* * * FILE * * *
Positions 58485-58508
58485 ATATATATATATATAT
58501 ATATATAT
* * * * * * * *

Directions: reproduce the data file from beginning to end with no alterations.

Positions 58485-58508
58485 ATATATATATATATAT
58501 ATATATAT